By Natasha Prats
At the recent Skift Global Forum 2016, the major OTAs discussed the future of online travel. Most of them are pretty convinced that the current era of automation is coming to an end, and that voice search will soon redefine the way consumers browse and book hotels.
Artificially intelligent chatbots are already being used by travel brands to offer quicker, streamlined interaction. This year, Booking.com launched its own chatbot to help customers more easily communicate with the hotel they’ve made reservations with. But current forms of SMS-based chat could soon be transformed by a new era of voice assistants.
The likes of Amazon’s Alexa, Apple’s Siri, and Google Assistant are now becoming increasingly adept at learning from behavior and understanding conversational context. While limitations still exist, the fiercely competitive nature of this marketplace will continue to drive innovation.
It’s this potential that OTAs recognize and are keen to exploit. As the technology advances, voice search could soon revolutionize the way people search and book trips.
Voice search in travel is already here
Earlier this year, KAYAK launched its own voice-activated service by integrating with Amazon’s Alexa, the voice-based cloud service on the company’s home device Echo. As well as checking real-time flight data, users can search for flights and hotels based on date, price and availability. Travelers can also receive inspiration through open questions like, “Alexa, ask KAYAK where can I stay for $500.”
Right now, bookings still need to be physically completed on the main site, but it’s likely that fairly soon this function will also be possible through voice command.
In fact, the ability to book a room through voice alone might not be too far away. During TechCrunch Disrupt NY, the CEO of Viv (an artificial intelligence platform) gave a public demonstration of its voice-controlled capabilities for travel. Offering a glimpse into how hotel bookings may soon be made, the software was used to carry out a booking at Hotels.com in less than 30 seconds. (Video below starts at 6:08.)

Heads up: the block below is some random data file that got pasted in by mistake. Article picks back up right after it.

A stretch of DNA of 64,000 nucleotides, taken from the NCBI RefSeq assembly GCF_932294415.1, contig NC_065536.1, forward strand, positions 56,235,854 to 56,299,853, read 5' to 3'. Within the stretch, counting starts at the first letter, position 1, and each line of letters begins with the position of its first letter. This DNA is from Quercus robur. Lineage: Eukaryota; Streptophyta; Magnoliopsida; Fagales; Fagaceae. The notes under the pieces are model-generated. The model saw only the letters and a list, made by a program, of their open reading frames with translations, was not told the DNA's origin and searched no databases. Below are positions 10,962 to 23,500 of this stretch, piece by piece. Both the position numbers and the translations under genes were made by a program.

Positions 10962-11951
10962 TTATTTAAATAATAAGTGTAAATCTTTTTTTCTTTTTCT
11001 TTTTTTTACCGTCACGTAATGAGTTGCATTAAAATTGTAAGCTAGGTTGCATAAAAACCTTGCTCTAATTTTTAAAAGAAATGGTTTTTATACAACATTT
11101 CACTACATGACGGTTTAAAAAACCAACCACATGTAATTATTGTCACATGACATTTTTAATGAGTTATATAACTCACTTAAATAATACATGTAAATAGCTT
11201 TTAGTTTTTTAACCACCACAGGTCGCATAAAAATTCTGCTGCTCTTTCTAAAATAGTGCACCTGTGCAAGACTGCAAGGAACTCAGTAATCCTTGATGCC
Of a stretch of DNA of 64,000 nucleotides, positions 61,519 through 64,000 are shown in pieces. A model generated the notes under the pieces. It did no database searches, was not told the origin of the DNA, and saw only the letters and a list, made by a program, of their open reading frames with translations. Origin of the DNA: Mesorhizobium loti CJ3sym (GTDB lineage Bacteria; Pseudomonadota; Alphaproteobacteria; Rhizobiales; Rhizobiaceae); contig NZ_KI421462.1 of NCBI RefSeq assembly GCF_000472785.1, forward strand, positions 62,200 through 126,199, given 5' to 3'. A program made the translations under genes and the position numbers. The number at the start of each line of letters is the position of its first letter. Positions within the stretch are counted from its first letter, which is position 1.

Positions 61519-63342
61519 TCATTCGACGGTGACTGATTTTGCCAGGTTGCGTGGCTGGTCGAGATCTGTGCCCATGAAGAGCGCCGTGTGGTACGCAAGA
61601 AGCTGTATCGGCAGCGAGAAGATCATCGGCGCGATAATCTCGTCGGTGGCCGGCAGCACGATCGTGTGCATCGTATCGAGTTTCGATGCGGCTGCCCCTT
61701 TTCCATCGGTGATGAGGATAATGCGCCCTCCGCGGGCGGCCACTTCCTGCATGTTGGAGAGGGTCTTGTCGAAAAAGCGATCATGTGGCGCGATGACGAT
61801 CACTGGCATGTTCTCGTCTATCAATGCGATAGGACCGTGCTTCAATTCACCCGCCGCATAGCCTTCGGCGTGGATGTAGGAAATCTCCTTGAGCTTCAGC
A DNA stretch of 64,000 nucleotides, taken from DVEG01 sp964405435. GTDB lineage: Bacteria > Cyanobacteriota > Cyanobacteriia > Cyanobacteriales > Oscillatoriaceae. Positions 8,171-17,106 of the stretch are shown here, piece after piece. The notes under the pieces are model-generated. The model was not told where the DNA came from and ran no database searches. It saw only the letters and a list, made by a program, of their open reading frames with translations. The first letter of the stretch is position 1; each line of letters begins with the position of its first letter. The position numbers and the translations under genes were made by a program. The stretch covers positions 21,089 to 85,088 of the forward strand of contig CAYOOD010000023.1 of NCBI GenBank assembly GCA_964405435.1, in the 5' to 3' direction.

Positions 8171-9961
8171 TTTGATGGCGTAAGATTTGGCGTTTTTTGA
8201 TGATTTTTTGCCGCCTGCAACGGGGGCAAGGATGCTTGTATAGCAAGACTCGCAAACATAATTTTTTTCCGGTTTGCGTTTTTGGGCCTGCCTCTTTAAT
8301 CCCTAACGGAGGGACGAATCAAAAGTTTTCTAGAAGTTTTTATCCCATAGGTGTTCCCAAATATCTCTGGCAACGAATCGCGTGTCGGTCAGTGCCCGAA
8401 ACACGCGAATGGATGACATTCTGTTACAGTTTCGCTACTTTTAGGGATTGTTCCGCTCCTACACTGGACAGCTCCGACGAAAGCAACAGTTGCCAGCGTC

Viv is also making itself available to third-party integrations, allowing developers to tailor the platform to their own unique needs. In the near future, similar platforms such as Viv could be harnessed to completely transform the current OTA experience.
A faster way to interact
According to Google, 20% of its mobile queries are now voice searches, while the use of voice search and virtual assistants has risen over 40% in the past year. As travel becomes increasingly mobile-centric, voice-based search will become especially helpful as a streamline form of interaction.
In particular, it’s easy to see how replacing tapping with talking would enable OTAs to offer a better user experience to business travelers and the increasing numbers of last-minute bookers.
While packing bags for a trip, a traveler could access their OTA account and start looking for hotels with a simple request like, “Find me four-star hotels in Paris for under $300.” They could then refine their search while loading up the car, and complete their booking while driving to the airport, all without ever needing to physically touch a device.
A customer-driven experience
At present, OTAs are designed to dictate the way consumers browse and book hotels. By using a series of urgency-based reminders over price, room availability and limited-time deals, users are encouraged to make quick decisions over considered choices.
This whole approach is rooted in creating a persistent feeling of low-level anxiety, ultimately intended to manipulate booking behavior and drive conversion rates. But this hurry and hassle approach can be pretty exhausting, described by Skift as creating a kind of traveler fatigue that involves pushing customers along the marketing funnel, skipping steps from awareness to conversion.
Voice-based search could radically alter this current model. Instead of price pressuring and scarcity tactics dictating hotel search, customers could start the conversation by asking open questions. Given the amount of time travelers spend researching trips, there’s a strong case for OTAs to make the experience of searching for a hotel feel a lot less pressured and perhaps more thoughtful.